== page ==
A holistic and educated view of temporomandibular disorders (TMD) reveals how highly functional and neuromuscularly dominant this region is. Okeson verifies this in his guidelines for orofacial pain: "Although TMD was viewed as one syndrome, current research supports the view that TMD is a cluster of related disorders in the masticatory system that have many common symptoms." He goes on to say: "The clinical phenomenon of sensory, motor and autonomic effects resulting from deep pain input are important because referral of pain from the cervical region is common and easily mistaken for masticatory pain."1
"The SCM, although possibly only a responsive muscle, is a common indicator for cervicocranial dysfunction and should signal orofacial investigation,"2 Lewit relates. This article, however, will concentrate on the muscle function and pathology of the orofacial region.
The primary functions of the muscles of mastication include mastication, swallowing and speech. They have secondary roles in respiration and emotional expression. The primary actions of the muscles of mastication involved in mandibular function include elevation (jaw closing); depression (jaw opening); and protrusion (jaw jutting forward). This equates to mandibular opening, closing and lateral shifting, respectively. Lateral excursion and retraction have synergistic action associated with the primary movements listed above. For example, mandibular opening involves inferior depression combined with retraction.
When considering the muscles of mastication and their treatment in relation to TMD, the frequent reply is often unfortunately singular. By far, the near-unanimous attention goes to the lateral pterygoid. The lateral pterygoid certainly warrants attention. It has a role in many aspects of mandibular movement, particularly if it is faulty. To limit application to the lateral pterygoid, however, is not sufficient in treating most TMD.
The lateral pterygoid maintains two divisions, inferior and superior. The superior lateral pterygoid originates from the infratemporal surface of the greater wing of the sphenoid and attaches to the disc (40%) and condyle (60%). Of clinical interest, several recent studies have shown no attachment to the disc in 30% of a population.3 Its functions include stabilization during mandibular elevation and chewing.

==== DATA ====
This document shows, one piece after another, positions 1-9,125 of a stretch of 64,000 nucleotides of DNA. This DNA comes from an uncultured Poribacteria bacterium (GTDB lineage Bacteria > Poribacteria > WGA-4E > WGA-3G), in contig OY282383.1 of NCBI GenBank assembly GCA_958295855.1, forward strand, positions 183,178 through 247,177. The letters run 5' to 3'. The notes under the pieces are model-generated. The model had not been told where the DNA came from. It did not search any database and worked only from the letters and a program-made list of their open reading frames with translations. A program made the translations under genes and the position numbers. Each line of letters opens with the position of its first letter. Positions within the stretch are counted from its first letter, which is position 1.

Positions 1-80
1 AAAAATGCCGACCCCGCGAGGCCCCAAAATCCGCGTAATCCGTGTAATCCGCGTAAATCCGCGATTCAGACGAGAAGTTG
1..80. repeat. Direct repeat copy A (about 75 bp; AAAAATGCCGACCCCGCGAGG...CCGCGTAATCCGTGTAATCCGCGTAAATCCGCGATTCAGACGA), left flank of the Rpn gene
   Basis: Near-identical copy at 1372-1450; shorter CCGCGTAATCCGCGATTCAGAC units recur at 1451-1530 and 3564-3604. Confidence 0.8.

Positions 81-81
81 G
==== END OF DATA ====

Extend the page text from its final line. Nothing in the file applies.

The inferior lateral pterygoid originates at the outer surface of the lateral pterygoid plate and attaches to the neck of the condyle. Its primary role is protrusion. With proper activation of the depressors of the mandible, the inferior lateral pterygoid assists in stabilization of rotary movement of the mandible.
The muscles involved with elevation of the mandible are the masseter, temporalis and medial pterygoid. They are postural muscles and are commonly overactive. This corresponds with Janda's discussion of fundamental reflexes and the dominance of jaw closure with elements of fatigue, stress and/or dysfunction.4
Antagonists to the muscles of elevation are the muscles of mandibular depression. They are often inhibited and also house "trigger" and/or "tender" points. The digastric is sighted as the agonist of mandibular depression, with the mylohyoid, platysma and inferior lateral pterygoid acting as synergists.
Discussion of the muscles of mastication must include comment on the hyoid and its reciprocal stabilization with the mandible. Swallow several times and notice that on each occasion your teeth come together. Elevation of the hyoid during swallowing is dependent on mandibular stabilization. In return, efficient mandibular function is greatly dependent on hyoid stabilization and function of its adjacent musculature.
Figure I: Window of the condyle/disc complex of the TMJ. Anteriorly, the superior lateral pterygoid attaches to the articular disc and then joins the inferior lateral pterygoid in attaching to the neck of the condyle. Posteriorly, the articular disc is held by the retrodiscal tissue.